Depending on when the judge made the ruling, you may be able to appeal or file to correct an error. However, if there is no basis to appeal or move to correct errors, then you would need a change in circumstances since the last order to seek modification.
If you believe it is in your child best interest you should continue to "fight" for your child. I suggest that you contact a local family law attorney and have the attorney review your file. Modification of the present orders may be possible if they were obtained through fraud and/or there have been changed circumstances that justify modification of the present custody orders.
You should consult an attorney for advice regarding your individual situation. We invite you to contact us and welcome your calls, letters and electronic mail. Contacting us does not create an attorney-client relationship. Please do not send any confidential information to us until such time as an attorney-client relationship has been established
First and foremost, make sure you have an attorney who specializes in family law. He or she can review your file and let you know what your chances are. Based on the facts listed here, you may have a child with Parental Alienation Syndrome (PAS), and PAS cases are some of the toughest custody cases. Nevertheless, this is your child you are talking about, and if you want to continue to fight for custody of this child, you may be able to do so depending on several factors. First, it depends on whether your order is final or is a temporary order. If it's a temporary order and there are more court dates, then your case is not over yet and you can present evidence of parental alienation. Your lawyer will be able to help you do that based on the information you give him or her. If the case is over and the order is final, you will need to show a substantial change in circumstances to modify or change the current order. You may be able to appeal it, but it's difficult to overturn a lower court order on appeal unless the lower court made serious errors. Discuss your strategy with a competent family lawyer. There are several issues present here but not all facts are clear. However, it appears that your child may have parental alienation syndrome. Also, your child is 14, so he is going to have a "say" in where he lives. That doesn't mean he has the final say, but his input will be significant. A good family lawyer can help you present evidence of parental alienation.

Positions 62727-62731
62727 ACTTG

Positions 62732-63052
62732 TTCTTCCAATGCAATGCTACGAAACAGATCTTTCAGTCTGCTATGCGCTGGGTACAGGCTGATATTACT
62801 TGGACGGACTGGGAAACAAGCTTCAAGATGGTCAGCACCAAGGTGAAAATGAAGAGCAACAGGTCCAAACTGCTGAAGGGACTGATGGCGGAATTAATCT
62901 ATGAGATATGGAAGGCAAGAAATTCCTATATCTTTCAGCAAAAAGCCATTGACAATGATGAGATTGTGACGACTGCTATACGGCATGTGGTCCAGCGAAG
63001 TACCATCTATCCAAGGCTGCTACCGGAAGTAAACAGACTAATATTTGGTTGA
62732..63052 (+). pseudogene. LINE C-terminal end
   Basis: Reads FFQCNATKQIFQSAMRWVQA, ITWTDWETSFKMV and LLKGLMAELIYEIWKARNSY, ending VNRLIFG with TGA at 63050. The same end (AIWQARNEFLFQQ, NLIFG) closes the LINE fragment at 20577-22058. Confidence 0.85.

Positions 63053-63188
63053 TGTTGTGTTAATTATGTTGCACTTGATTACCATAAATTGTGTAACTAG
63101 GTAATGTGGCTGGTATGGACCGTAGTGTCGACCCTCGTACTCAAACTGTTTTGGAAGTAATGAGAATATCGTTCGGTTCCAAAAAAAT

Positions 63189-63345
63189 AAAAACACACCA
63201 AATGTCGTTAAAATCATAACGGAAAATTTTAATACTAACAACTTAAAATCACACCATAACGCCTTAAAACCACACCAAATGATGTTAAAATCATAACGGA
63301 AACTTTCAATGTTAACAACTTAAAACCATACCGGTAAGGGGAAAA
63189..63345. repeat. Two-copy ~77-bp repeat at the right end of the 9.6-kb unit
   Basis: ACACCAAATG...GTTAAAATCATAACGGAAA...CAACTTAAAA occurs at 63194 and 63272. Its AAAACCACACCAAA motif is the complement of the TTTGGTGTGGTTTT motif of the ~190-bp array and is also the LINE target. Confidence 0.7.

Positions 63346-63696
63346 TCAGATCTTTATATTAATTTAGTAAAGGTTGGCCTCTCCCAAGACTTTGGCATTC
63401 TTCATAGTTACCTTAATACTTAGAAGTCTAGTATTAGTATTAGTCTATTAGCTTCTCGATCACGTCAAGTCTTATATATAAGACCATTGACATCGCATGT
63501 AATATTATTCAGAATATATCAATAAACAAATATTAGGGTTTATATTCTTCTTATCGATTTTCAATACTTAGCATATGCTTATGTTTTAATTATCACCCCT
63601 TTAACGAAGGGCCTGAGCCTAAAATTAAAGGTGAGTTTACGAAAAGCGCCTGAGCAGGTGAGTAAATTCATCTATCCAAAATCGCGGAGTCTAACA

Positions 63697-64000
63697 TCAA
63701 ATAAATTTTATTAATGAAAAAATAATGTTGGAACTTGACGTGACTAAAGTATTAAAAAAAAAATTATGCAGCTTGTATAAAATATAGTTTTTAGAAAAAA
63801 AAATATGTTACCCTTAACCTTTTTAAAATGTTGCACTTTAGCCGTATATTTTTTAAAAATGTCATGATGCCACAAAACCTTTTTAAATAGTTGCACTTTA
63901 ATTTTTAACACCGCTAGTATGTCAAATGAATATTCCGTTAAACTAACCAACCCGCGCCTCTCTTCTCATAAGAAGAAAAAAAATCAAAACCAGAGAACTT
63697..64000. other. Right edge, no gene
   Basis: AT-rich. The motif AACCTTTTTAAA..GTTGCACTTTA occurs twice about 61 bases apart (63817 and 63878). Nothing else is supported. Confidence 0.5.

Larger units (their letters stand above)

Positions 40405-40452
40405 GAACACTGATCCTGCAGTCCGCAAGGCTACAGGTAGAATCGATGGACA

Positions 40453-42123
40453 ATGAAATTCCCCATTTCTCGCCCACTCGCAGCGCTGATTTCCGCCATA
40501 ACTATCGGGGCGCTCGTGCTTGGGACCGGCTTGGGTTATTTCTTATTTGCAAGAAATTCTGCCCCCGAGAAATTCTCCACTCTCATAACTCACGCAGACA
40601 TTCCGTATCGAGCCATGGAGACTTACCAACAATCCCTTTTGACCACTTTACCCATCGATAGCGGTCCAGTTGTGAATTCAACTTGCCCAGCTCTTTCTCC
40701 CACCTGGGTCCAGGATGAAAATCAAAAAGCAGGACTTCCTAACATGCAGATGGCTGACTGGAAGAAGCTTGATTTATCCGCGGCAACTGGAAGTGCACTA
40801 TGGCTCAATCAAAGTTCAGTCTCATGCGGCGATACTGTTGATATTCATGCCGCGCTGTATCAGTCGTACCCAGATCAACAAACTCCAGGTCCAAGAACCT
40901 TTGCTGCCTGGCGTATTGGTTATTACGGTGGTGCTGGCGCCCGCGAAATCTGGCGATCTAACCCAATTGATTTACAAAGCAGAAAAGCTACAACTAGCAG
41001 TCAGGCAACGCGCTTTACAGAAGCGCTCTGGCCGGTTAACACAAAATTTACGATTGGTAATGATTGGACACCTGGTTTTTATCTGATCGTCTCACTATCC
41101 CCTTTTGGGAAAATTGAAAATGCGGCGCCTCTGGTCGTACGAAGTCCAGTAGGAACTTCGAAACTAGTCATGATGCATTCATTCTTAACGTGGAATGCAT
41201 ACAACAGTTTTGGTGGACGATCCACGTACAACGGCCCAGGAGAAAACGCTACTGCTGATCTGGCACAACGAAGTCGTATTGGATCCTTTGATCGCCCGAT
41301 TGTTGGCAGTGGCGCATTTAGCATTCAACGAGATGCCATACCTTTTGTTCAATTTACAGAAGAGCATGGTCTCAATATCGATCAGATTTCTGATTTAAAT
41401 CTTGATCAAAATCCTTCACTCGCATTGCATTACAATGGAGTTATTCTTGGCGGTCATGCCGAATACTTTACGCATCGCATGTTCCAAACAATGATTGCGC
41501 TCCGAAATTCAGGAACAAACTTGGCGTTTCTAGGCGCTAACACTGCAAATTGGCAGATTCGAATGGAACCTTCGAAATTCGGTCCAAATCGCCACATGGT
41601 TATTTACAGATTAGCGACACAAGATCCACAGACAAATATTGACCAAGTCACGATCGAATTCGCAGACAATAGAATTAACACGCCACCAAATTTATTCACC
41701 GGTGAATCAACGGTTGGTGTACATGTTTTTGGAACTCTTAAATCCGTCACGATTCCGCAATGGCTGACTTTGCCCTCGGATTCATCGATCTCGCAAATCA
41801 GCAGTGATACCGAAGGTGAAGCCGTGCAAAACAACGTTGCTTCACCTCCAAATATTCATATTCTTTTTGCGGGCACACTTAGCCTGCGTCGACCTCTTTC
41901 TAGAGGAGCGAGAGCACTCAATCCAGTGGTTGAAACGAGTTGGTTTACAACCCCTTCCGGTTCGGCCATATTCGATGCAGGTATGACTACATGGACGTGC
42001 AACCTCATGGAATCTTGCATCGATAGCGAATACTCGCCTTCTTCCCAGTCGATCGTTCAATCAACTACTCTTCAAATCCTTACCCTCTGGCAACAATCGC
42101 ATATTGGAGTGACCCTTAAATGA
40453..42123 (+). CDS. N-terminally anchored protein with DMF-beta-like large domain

Tina Tran, Esq. is licensed to practice law in the State of California. Please note that this answer does not constitute legal advice, and should not be relied on, as each situation is fact specific, and it is not possible to evaluate a legal problem without a comprehensive consultation and review of all the facts and court pleadings filed in the case. This answer does not create an attorney-client relationship with Tina Tran, Esq. To schedule a consultation, please call (925) 357-0431. www.tinatranlaw.com Thank you.